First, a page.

The Assassin Goes to Russia

Repoter Peter Savodnik explores Lee Harvey Oswald's life in the Soviet Union.

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Fifty years later, the assassination of President John F. Kennedy remains one of the most pivotal and debated events in American history. In "The Interloper: Lee Harvey Oswald Inside the Soviet Union," reporter Peter Savodnik profiles the man behind the crime. Savodnik interviewed Oswald's old acquaintances in the former Soviet republic of Belarus, where he was sent by the KGB, the Soviet intelligence agency, to live and work, shining a new light on Oswald's years as a defector. Savodnik recently spoke to U.S. News about what he believes drove Oswald's actions and why the conspiracy theorists who question whether he acted alone are wrong. Excerpts:

What led you to write this book?

I had been living in Moscow for a few years, and I had given a lot of thought to the American expatriate experience in Russia. And, of course, the most notorious American expat to live in Russia was Lee Harvey Oswald. I was particularly interested in the idea of the American going to Russia to find himself, to find meaning or purpose. Always failing, but hoping chaotically to become a new person in almost a philosophical or metaphysical sense.

How did you go about finding new information on Oswald?

The people who knew Oswald in Minsk [the capital of Belarus] are still alive, and they're not very hard to find. The greater challenge was getting them to speak more candidly and to move beyond the party line, which is what they're accustomed to.

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Why did Oswald defect to the Soviet Union in 1959?

Because he was looking for meaning. And, more to the point, he was looking for a new life that was wholly separate from the world that his mother had created for him. He had a very, very complicated relationship with her, and he had been wanting to get as far away as he could. He went to the Marines as soon as he could, [which was] a failure for Oswald, and he immediately jumped to the Soviet Union.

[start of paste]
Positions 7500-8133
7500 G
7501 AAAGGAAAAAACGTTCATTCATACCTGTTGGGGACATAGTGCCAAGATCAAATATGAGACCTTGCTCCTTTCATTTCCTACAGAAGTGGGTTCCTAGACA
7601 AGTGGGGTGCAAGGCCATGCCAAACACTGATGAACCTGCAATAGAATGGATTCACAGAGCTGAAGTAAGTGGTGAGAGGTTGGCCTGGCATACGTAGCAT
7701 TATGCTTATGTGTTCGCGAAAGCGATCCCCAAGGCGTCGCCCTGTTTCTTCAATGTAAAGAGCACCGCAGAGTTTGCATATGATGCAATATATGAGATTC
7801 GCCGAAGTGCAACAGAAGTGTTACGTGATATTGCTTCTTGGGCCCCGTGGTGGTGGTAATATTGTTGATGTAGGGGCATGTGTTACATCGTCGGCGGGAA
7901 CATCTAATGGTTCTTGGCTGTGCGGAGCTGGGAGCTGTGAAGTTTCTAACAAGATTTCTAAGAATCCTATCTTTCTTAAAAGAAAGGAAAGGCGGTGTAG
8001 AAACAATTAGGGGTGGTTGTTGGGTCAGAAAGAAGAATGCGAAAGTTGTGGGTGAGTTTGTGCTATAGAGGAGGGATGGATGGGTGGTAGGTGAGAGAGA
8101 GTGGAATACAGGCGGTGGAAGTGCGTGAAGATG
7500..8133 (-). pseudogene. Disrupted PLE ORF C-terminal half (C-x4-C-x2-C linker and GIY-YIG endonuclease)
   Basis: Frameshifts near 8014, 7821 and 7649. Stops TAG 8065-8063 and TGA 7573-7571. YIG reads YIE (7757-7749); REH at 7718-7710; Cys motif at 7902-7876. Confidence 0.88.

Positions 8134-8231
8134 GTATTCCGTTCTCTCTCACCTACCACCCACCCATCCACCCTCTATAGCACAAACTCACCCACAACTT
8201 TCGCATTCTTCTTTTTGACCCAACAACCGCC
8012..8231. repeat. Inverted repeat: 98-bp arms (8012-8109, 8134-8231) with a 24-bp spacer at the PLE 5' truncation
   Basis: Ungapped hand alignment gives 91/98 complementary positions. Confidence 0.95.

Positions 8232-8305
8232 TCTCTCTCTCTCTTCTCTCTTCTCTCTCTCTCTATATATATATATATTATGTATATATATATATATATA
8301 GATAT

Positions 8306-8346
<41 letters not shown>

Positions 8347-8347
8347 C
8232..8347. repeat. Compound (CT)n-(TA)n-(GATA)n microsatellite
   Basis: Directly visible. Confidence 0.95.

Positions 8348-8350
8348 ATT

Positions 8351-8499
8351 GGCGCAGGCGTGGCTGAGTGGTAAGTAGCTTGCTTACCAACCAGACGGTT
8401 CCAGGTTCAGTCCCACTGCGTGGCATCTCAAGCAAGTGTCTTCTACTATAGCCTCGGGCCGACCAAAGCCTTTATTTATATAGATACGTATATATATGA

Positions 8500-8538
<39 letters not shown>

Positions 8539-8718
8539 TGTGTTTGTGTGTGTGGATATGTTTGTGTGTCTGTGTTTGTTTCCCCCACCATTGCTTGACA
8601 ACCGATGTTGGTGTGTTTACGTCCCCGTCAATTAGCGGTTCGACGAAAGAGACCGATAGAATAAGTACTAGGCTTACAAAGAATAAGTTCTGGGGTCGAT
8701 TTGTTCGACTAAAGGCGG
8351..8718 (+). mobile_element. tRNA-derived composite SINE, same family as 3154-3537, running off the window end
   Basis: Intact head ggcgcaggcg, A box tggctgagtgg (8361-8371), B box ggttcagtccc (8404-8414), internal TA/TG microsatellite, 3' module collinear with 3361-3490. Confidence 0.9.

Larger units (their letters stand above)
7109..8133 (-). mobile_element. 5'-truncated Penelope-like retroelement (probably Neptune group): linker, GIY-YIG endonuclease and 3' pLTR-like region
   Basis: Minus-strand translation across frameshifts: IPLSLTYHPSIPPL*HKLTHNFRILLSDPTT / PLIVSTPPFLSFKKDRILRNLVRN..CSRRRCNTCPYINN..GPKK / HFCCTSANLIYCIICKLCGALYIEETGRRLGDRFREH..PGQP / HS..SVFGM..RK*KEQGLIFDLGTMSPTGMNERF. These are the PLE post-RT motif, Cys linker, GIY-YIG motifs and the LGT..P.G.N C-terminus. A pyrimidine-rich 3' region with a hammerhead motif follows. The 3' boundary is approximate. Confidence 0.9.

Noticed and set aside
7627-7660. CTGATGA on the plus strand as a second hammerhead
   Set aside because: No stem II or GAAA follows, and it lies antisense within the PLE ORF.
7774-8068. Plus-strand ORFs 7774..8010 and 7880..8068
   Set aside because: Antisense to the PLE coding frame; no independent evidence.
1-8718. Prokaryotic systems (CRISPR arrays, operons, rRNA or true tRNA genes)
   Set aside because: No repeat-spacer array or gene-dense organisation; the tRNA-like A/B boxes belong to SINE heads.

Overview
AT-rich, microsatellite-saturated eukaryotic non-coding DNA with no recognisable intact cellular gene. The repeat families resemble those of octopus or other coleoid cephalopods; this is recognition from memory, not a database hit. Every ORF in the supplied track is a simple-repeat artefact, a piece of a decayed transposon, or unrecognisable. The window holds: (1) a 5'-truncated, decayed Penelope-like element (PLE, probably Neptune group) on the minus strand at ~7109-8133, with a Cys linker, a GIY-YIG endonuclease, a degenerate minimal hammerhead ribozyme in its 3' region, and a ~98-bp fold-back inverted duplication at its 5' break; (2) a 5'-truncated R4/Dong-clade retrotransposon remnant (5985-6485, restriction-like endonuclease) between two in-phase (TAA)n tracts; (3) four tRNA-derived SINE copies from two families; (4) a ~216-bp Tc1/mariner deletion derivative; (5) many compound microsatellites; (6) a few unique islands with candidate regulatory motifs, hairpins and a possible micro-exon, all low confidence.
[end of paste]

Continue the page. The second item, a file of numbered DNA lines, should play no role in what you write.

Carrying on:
What was his life like there?

It was weird. The KGB sent him there in January 1960. He spent a little while [living in a hotel], and then he was moved into a very nice apartment with a lovely view of the river. He had a good bit of space – an apartment that would have gone to a family of three or four, probably 260 square feet. He was given a job at the factory, and he was supposed to weld television sets together. And the whole while, of course, they were watching him very carefully. They were actually watching him through a peephole in a neighboring apartment and then, of course, all the people in his life were informing on him.

Why did he return to the U.S. in 1962?

When Oswald arrived in the Soviet Union, he was a novelty. Eventually that celebrity wore off and then the colder, harsher realities of the Soviet Union began to sink in. Starting early in 1961, he begins to take concrete steps to leave. I should add that he probably would not have left had the woman whom he fell in love with when he got there said yes to his marriage proposal. She had no desire to leave the Soviet Union. But she said no, so Oswald was forced to move on. And then he met Marina Prusakova, and in June 1962 they left.

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What do you think was Oswald's motive for killing President Kennedy after his return?

I don't think he had any particular animus toward John F. Kennedy. I think that Oswald was at root suicidal and homicidal. He was ferociously angry with the world. And if you look at the pattern that courses through his life, he always tends to make it about a year, year and a half, wherever he is, before there's some kind of internal breakdown. And curiously enough he'd been in the United States for 17 months when the assassination took place. So, in that light, the assassination is not so much an attack on John F. Kennedy as it is an attempt to achieve world, historical importance and to reconfigure his life permanently.

What do you say to conspiracy theorists who question whether Oswald acted alone?